It's not an easy call, but Dave Brandon should give Rich Rodriguez another year with the Michigan football team
Lon Horwedel | AnnArbor.com
The timing of Dave Brandon’s comment was conspicuous.
With fans and alumni pondering the job security of football coach Rich Rodriguez, it sure was noticeable when Michigan’s athletic director had a lot of nice things to say about the school’s basketball coach last week.
“John Beilein is, I think, the perfect guy for the University of Michigan,” Brandon told The Detroit News. “John Beilein is a stand-up guy. He is a winner, and he’s going to be a winner here. He’s just got to get the athletes to win championships.”
Maybe it was a coincidence - Brandon, after all, had been asked about state of the basketball program.
But Brandon doesn’t do or say anything without careful calculation.
So the comments seemed to carry additional weight this week when he offered nothing but a wait-and-see answer on Rodriguez following a 37-7 loss to Ohio State on Saturday.
Beilein received praise. Rodriguez received silence. That’s understandable. In three years under Rich Rodriguez, the Michigan football team has played the most abhorrent defense in school history, compiled a 6-18 conference record, been swept by Ohio State and Michigan State and committed major NCAA rules violations.
Those are the facts. They are not open to interpretation.
Whether they warrant firing Rodriguez with two years remaining on his original contract remains a murkier question.
Brandon has said he plans to evaluate the entire program, and that wins and losses are only one part of the equation. He has also said, “if you put all your eggs in one basket, you better watch your basket, and football is my basket.” No question, that basket has some serious holes.
From a financial perspective, they don’t threaten the long-term viability of the football program. This isn’t Minnesota or Indiana. The Big House still packs close to 110,000 people into seats every Saturday. Fans aren’t walking away from Michigan football.
Complacency among the fan base, though, isn’t a compelling reason to keep the third-year coach from West Virginia around.
So maybe this is: The second part of Brandon’s comment about Beilein - the “he’s just got to get the athletes to win championships” part - could apply to Rodriguez as well.
During his 3-8 debut season in 2008, Rodriguez’s spread offense looked inept without the right quarterback running the system. The offensive line was in tatters.
Two years later, the offensive line ranks as the best unit on the team as well as the deepest and best-coached. Michigan’s offense averaged 34.3 points per game and is sixth in the country with 500.9 yards per game.
All the vital pieces of that offense return.
Defensively, of course, is another story. The Wolverines set dubious records most points and most yards allowed in a single season in 2010. The unit hasn’t been competitive in games against the upper half of the Big Ten.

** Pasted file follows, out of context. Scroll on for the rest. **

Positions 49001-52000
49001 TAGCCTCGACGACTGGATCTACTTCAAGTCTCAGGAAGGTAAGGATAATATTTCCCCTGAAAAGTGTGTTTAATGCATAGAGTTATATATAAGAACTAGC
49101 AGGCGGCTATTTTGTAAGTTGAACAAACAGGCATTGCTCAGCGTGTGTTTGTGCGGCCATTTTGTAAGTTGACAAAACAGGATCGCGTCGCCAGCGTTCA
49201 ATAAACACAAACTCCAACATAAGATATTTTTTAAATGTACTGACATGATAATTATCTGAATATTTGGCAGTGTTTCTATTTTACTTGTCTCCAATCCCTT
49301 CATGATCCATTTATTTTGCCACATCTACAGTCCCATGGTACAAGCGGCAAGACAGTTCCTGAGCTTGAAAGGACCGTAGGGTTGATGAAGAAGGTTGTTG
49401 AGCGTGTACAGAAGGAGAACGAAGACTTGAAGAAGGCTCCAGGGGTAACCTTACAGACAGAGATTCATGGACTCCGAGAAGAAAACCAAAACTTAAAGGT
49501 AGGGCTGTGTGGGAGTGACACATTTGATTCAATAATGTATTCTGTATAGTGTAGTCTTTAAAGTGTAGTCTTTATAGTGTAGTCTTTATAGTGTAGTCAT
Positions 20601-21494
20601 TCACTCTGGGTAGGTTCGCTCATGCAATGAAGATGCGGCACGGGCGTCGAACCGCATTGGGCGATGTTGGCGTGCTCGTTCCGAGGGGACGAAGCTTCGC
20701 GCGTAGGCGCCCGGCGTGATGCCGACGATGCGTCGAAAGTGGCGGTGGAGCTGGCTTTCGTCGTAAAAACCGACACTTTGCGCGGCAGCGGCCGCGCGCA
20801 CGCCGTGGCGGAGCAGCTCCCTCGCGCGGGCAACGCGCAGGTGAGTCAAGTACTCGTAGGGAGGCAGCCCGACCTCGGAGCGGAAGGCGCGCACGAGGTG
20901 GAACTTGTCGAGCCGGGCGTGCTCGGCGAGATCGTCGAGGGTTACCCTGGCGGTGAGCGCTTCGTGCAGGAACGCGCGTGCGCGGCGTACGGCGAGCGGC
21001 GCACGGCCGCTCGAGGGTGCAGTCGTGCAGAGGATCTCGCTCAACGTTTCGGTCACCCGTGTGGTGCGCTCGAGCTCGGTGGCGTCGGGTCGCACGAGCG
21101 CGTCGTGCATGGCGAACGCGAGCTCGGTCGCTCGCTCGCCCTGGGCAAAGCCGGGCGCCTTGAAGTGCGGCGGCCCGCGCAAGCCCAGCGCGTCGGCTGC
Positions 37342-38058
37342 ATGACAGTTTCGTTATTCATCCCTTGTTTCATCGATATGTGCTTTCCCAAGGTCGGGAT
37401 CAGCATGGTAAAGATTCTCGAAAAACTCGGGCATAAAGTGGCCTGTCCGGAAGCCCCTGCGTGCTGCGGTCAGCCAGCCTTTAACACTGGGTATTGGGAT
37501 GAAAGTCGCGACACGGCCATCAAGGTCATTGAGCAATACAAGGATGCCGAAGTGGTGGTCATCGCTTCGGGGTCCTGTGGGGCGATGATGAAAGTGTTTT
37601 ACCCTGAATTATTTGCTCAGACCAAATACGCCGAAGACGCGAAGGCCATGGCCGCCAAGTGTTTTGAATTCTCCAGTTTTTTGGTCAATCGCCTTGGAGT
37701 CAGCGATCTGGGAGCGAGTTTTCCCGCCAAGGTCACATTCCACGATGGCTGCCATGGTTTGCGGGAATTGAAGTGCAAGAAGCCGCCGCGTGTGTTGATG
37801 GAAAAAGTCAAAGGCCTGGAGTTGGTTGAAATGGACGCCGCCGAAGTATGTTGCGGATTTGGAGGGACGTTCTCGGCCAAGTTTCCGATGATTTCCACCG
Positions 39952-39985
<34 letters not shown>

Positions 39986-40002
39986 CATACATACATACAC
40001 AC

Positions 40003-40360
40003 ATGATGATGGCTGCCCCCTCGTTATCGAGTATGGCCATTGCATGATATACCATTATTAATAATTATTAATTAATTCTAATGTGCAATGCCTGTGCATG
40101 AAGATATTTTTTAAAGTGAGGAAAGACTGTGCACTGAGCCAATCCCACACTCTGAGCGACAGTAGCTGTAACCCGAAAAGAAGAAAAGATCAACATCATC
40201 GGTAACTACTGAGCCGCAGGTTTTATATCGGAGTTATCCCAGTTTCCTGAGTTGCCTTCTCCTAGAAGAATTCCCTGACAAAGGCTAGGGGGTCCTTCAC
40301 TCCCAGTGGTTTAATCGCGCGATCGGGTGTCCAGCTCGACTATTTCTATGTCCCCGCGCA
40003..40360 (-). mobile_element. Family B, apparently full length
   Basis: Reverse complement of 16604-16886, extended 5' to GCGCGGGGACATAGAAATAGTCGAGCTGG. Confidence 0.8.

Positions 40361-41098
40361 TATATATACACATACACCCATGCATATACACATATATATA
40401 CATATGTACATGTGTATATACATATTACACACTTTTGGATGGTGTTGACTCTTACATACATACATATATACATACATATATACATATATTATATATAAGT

But the situation is not unlike the offensive situation of two years ago, and Rodriguez has demonstrated the capacity for a turnaround.
Excuse-making or not, there’s a lot of truth to Rodriguez’s pleas to note the seven true freshmen playing on the defense, six of which see significant time in the defensive backfield.
At the end of the 2009 season, Rodriguez had every reason to believe his cornerback depth would include Donovan Warren and Troy Woolfolk as his starters, J.T. Floyd and Justin Turner as key backups and high-profile recruit Demar Dorsey vying for playing time.
Floyd stayed on the field for eight games this year. The rest? Didn’t play a snap for a variety of reasons. That’s an incredible exodus to overcome.
Rodriguez has no doubt made mistakes on defense. He never should have fired Scott Shafer, should have done a better job recruiting high-impact linebackers and probably should have stuck with the 3-4 instead of switching to the 3-3-5 when he was short on defensive backs.
But he’s presided over a good defense before. In 2007, West Virginia finished the year ranked seventh in the country in points allowed. Given a more experienced set of players, he could do it again.
It’s not an easy call for Brandon.
Conceivably, he could squander another year on Rodriguez while watching two appealing candidates, Jim Harbaugh and Brady Hoke, accept new jobs elsewhere. A preemptive move is a consideration.
But will one more year matter when Brandon looks at a 10-year plan for the program?
Fundamentally, Michigan has been about patience. The trait is one of the hallmarks that makes Michigan unique, that makes it a destination school for coaches.
Every Wolverines football coach has gotten at least five years to prove himself since Elton Wieman only received two in 1927 and ’28.
As someone well-versed in and enamored with the athletic traditions of the school, Brandon knows that stability is part of the Michigan brand.
Rodriguez’s record has improved by two games per season every year. Risks aside, he deserves the same treatment others in Michigan’s coaching lineage have received.
Rich Rodriguez should get one more year to fix the Wolverines.
Pete Bigelow covers Michigan football for AnnArbor.com. He can be reached at (734) 623-2556, via e-mail at firstname.lastname@example.org and followed on Twitter @PeterCBigelow.